Mr. Regling's "Alternative Facts" About the Greek Debt
(This is a joint post by Mark Weidemaier and Mitu Gulati.)
In November 2016, Klaus Regling, managing director of the European Stability Mechanism, announced that reforms were going so well in Greece that it would be able to return to the private debt markets by 2017. It's 2017, and neither the markets nor the IMF seem to share the sentiment. Yields on Greek bonds, already high, have increased, and the IMF has concluded the debt is unsustainable. Greece needs an infusion of cash to make a large payment due in July, but the private debt markets aren't willing to oblige.
What does Mr. Regling say? That the IMF (and, apparently, the markets) are wrong; that the ESM's long time horizon and Greece's relatively low debt servicing costs mean there is no cause for alarm (Financial Times, subscription required). Referring to the 174bn euros that the ESM and EFSF have already lent to Greece, he says: "We would not have lent this amount if we did not think we would get our money back." Implication: the IMF and the Euro area nations should lend even more.
What is really going on? As is made clear in this recent Financial Times column by Wolfgang Münchau, and this Bloomberg column by Ashoka Mody, no one seriously believes Greece will repay its debt in full--at least, not within the lifetime of anyone alive today. The real dispute is not about sustainability; it is about the timing of debt relief. For the most part, any new money will be recycled back into the pockets of official creditors. But while official actors keep busy shuffling money from one pocket to another, this mountain of debt will continue to darken Greece's economic prospects.
For political actors in some Euro area countries, there is a compelling political case for deferring questions of debt relief. Elections loom (in the Netherlands, France, Germany, and perhaps Greece), and politicians in northern Europe are reluctant to acknowledge the fiscal transfers that have taken place over the past seven years. Greek politicians are likewise unwilling to admit that they have presided over the creation of an ineradicable debt burden that will blight economic prospects for the foreseeable future.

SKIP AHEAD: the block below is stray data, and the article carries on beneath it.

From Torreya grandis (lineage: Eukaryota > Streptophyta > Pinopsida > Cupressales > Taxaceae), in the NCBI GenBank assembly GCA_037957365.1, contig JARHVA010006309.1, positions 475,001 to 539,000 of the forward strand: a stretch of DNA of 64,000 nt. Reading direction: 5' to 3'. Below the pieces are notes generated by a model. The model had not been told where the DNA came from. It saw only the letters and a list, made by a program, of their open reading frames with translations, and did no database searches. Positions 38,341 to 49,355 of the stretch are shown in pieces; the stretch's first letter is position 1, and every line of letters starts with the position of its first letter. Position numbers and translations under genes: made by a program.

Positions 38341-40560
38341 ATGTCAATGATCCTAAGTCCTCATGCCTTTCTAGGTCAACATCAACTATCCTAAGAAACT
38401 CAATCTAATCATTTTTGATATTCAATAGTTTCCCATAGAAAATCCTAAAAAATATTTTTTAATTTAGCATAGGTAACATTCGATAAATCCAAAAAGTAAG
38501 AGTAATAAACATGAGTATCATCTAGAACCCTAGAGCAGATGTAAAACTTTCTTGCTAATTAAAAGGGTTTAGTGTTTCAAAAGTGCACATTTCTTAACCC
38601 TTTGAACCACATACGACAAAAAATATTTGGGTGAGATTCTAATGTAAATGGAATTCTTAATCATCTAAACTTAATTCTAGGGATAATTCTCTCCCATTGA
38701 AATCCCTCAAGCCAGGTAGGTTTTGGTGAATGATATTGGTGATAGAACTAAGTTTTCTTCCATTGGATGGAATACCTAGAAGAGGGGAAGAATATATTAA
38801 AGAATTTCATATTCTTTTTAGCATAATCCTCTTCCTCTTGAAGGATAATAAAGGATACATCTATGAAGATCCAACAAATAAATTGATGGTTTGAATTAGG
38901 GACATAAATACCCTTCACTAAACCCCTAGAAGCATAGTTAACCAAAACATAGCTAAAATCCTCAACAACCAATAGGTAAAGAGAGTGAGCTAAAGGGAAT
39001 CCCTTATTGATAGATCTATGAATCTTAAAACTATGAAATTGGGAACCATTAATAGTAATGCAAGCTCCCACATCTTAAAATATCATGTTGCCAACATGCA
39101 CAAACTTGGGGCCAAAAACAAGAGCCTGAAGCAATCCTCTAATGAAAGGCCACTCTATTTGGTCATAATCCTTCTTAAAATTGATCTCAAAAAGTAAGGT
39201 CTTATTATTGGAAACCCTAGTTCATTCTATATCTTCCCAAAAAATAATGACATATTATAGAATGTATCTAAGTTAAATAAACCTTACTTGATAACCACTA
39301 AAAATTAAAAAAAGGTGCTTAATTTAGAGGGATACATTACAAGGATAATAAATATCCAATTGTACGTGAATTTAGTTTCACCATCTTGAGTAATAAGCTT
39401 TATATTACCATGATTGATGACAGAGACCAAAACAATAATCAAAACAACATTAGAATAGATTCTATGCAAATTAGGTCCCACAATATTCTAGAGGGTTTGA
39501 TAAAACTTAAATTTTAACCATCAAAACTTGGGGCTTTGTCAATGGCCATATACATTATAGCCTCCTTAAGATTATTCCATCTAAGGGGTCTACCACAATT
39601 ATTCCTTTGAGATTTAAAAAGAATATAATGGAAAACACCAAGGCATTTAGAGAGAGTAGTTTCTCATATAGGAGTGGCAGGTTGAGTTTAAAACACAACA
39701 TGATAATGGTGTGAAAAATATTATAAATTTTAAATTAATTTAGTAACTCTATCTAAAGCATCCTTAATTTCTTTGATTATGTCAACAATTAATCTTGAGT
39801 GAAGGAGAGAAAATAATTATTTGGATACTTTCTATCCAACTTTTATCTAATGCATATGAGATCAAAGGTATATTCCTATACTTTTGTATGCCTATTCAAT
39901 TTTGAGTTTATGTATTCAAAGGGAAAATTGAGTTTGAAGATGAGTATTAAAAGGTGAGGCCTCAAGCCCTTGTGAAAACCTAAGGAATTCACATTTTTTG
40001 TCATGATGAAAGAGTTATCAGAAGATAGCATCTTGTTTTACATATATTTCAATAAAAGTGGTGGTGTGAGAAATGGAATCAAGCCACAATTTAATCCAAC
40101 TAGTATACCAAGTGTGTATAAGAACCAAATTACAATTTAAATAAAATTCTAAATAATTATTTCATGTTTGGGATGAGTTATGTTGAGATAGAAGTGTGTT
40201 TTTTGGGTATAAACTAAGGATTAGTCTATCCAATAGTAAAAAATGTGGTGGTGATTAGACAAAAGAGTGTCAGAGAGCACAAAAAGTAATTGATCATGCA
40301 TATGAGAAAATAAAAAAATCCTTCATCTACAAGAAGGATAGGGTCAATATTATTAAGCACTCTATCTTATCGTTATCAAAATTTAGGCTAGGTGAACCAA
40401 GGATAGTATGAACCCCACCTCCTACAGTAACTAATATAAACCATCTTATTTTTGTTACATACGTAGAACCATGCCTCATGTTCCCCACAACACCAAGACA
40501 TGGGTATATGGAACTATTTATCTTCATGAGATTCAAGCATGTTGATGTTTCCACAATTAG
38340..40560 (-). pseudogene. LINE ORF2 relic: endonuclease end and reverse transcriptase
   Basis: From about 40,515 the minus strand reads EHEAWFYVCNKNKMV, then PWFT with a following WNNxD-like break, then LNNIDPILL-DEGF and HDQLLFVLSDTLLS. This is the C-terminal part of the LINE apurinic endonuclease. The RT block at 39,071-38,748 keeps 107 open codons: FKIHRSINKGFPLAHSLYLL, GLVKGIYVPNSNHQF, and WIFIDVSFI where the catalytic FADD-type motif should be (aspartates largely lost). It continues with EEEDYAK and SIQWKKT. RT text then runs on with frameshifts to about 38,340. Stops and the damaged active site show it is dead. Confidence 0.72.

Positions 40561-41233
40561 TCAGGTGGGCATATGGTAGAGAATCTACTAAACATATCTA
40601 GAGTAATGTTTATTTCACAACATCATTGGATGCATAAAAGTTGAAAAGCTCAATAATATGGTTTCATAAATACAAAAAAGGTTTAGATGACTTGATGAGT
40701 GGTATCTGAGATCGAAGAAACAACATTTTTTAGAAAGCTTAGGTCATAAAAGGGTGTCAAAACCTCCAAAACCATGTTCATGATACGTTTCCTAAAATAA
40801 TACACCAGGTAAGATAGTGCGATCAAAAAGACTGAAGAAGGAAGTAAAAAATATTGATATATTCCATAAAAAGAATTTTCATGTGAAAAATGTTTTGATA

One solution, favored by some northern European politicians, is to boot Greece out of the Euro area, perhaps accompanied by debt relief. Legally, this may be a plausible option. The question is whether there is a politically and legally realistic alternative given the current political reality, in which politicians in northern Europe need to tell voters that every penny lent will be repaid.
One option is to maintain the status quo, perpetuating the illusion that Greece's debt is sustainable. This appears to be the course favored by Mr. Regling. But as we said a few weeks ago in discussing Paul Blustein's Laid Low, that movie never ends well. Rather than perpetuating Greece's mammoth debt overhang, Euro area leaders need to create incentives for private sector lending to Greece. This will require modifications to the current loan arrangements, but these need not reduce the amount of the Greek debt. (To be clear, we think the amount should be reduced; we are simply acknowledging what appears to be the current political reality.) Instead, the modifications must make clear that new private sector loans will be functionally and legally senior to the existing pile of official debt. Two years ago, this would have been a relatively simple task. Perhaps there is still time. In that event, Mr. Regling's alternative facts might become, well, facts.